“When the cowherd men of Vrindavana, under instruction of Krishna, stopped offering sacrifice to the heavenly King, Indra, the whole tract of land known as Vraja was threatened with being washed away by constant heavy rains for seven days. Lord Krishna, out of His causeless mercy upon the inhabitants of Vraja, held up the hill known as Govardhana with one hand only, although He was only seven years old. He did this to protect the animals from the onslaught of water.” (Shrimad Bhagavatam, 2.7.32)
The avid golfer who is not quite good enough to play professionally gives a warning. Never get too confident. Even if you have a few good days on the course, where it seems like you have finally figured out the game, maintain your humility. Otherwise the golf gods will come bearing down on you. The punishment will be swift, and the frustration of the past will quickly return.
In Vrindavana many years ago the people were wise, despite living very simply. They understood that something can’t come from nothing. Even if there were this small chunk of energy existing at the beginning of creation, someone had to put it there. Additionally, it had to exist somewhere. There had to be a location, and until someone knows for sure, that time and place will always be a mystery.
The people of this community attributed the origin to the Almighty. Bhagavan and Vishnu were a few Sanskrit names used to describe Him. The residents also acknowledged the presence of deputies. These were god-like figures, but not the Supreme Lord Himself. Living piously, those protectors of cows and the pious way of living didn’t want to needlessly offend any person in power.
In steps the young and adorable son of the king. Nanda Maharaja was blessed to have Krishna appear in his life. Everyone felt like the boy was their own, that He was sent from above to provide delight on a daily basis. Leading the community as usual, Nanda had everyone prepare for the annual Indra-yajna.
This was a sacrifice to the god of heaven, who had the distinction of being responsible for the rain. Sure, the laws of science say that certain elements combine to create rainfall. There is the sun using its powers to pick up moisture from the oceans. Then clouds form, eventually reaching the point where the water is returned back to the earth.
Understanding all of this, the people considered there was intelligence behind the workings of nature. Rain didn’t occur just randomly. This was a kind of misery, sourced in the devas, adhidaivika. If Indra were pleased, then clouds would be directed to target the fields that needed water for producing grains. What would be the harm in spending a little time each year to pay honor to someone with such an important role?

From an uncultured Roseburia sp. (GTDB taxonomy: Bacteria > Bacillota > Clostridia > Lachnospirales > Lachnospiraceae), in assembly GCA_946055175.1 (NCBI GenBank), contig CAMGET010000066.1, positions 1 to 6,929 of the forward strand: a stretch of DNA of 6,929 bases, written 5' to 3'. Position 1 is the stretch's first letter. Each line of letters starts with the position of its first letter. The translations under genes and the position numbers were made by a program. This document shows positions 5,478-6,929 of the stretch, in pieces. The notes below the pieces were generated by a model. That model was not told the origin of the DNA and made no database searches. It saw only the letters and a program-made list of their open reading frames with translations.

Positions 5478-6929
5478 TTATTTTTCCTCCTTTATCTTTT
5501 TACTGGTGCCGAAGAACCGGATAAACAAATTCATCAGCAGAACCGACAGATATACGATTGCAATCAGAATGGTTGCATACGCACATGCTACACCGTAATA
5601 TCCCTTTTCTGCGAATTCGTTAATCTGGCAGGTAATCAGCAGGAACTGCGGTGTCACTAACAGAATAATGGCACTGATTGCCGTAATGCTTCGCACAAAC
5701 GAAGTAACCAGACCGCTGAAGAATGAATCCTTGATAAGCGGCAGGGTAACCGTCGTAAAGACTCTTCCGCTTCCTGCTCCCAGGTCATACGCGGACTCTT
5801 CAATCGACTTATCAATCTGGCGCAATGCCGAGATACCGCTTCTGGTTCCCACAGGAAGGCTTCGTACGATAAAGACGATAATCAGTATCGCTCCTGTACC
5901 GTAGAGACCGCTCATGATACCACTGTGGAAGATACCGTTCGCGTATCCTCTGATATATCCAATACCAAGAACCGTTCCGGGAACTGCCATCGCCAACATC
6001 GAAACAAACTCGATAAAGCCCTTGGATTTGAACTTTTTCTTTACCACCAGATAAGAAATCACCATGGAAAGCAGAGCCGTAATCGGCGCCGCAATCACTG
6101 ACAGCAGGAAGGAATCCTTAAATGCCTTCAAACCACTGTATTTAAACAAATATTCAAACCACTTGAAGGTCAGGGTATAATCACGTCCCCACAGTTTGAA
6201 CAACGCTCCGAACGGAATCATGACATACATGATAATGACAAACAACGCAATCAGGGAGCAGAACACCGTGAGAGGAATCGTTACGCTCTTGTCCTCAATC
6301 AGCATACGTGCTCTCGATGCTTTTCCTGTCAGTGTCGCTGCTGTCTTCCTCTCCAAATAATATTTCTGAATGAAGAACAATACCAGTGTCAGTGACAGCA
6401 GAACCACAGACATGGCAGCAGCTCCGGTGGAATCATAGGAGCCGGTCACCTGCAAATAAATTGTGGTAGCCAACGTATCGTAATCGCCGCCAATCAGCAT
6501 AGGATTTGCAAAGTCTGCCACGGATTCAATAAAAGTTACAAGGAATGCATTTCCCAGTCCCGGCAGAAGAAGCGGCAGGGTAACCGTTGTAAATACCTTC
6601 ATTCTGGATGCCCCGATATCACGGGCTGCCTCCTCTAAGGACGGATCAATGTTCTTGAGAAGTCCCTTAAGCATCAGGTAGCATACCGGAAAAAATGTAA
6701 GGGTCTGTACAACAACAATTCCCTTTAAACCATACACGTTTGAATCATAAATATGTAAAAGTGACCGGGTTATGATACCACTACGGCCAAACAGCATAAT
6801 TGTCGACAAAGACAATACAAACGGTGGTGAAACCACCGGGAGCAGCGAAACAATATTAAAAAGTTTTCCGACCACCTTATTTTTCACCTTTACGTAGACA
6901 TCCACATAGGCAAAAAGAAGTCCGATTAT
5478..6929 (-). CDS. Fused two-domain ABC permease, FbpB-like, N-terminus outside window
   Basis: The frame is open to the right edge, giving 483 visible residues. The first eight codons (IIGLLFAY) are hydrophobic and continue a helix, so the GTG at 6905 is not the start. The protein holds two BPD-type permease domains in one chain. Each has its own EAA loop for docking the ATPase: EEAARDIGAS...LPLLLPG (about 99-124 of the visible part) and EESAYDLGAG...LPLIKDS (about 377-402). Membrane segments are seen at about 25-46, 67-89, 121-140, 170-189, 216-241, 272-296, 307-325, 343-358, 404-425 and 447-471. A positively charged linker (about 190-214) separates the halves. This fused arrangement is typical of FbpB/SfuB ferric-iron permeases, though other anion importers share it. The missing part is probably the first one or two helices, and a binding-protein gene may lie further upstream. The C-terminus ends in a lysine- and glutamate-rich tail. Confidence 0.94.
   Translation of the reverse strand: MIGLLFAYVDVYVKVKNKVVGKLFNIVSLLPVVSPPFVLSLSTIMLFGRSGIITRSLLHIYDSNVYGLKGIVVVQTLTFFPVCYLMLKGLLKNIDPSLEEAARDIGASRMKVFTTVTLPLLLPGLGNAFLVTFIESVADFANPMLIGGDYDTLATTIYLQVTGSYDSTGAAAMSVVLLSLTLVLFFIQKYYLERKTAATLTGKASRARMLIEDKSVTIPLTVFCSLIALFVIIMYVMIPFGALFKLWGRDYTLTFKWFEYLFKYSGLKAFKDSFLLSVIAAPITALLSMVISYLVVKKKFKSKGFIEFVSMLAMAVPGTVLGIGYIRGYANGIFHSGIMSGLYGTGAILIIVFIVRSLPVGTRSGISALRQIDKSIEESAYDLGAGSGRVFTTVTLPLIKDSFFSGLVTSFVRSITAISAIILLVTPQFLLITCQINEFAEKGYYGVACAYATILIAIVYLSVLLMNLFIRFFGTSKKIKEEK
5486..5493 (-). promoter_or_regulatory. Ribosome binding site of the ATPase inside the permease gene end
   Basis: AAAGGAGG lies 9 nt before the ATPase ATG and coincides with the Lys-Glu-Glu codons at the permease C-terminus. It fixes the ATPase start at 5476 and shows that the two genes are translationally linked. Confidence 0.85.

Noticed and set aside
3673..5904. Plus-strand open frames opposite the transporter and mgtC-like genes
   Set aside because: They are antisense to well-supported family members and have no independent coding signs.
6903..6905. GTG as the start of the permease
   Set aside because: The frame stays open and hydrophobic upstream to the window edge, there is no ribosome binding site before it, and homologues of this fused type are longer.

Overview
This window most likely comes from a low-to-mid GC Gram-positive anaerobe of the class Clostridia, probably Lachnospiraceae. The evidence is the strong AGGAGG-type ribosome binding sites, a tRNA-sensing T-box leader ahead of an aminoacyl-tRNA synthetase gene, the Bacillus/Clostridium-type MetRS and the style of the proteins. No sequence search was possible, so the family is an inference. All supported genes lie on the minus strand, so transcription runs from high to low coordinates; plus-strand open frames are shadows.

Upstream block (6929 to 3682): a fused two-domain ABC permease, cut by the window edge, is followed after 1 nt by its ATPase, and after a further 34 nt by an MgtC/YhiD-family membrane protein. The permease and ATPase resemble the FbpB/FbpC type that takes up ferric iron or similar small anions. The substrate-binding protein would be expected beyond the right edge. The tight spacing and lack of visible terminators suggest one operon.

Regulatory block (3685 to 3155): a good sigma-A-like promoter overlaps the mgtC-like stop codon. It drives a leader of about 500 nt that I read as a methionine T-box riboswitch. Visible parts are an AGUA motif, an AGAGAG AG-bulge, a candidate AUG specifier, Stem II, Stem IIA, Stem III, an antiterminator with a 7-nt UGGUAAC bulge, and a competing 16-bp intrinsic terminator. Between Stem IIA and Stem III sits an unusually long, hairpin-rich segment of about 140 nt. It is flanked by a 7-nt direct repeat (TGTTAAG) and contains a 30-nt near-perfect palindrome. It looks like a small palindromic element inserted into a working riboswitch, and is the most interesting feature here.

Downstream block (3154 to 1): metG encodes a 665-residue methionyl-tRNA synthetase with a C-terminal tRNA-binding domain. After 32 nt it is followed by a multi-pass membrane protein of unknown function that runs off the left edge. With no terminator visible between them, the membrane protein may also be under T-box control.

Nanda’s child had a different idea. Why not worship the nearby Govardhana Hill instead? Nanda wasn’t going to reject the idea outright. The people could do both. Krishna was so persuasive that the decision was reached to shift gears. No Indra-yajna this year. There was something going on behind the scenes. Krishna knew what He was doing.
The initial result was auspicious. Everyone had a good time worshiping the hill together. They brought an astounding number of food items. The hill even spoke to them afterwards, advising that the same worship should be conducted annually going forward.
As things were winding down, the situation changed. An ominous looking cloud appeared overhead, followed by devastating rain. Not your typical thunderstorm, the flash-flooding was so severe that it threatened to wash everyone away.
The initial thought was that this was the terrible revenge of the gods, and more specifically Indra. That inclination proved to be accurate. The king of heaven was indeed upset at being skipped over, especially due to the influence of Krishna. Something like the car dealer coming after you with a hammer for deciding to not purchase your next vehicle from them, Indra gave no respect to prior loyalty. Just one perceived offense was enough to earn his wrath.
No problem for Krishna, though. All along He had a higher purpose in mind. The literal meaning was validated through Krishna lifting up the just worshiped Govardhana, holding it high in the air. That massive piece of land served as the world’s largest umbrella. Crisis averted. The people safe and secure. The threat of danger from following His advice, but ultimately no harm.
Indra eventually relented, then apologizing for what he tried to do. The revenge of the gods was not enough to overcome the mercy of Krishna, who is the Almighty Himself. Those who seek His shelter have their devotion protected, even when all signs point in the other direction.
Signs pointing in other direction,
Where now to get protection?
Indra his vengeful wrath sending,
Because of skipped puja offending.
A terrible revenge crisis to avert,
When towards worshiped hill to revert.
There Krishna lifting high into air,
Saving all from flooding’s scare.
Categories: krishna pastimes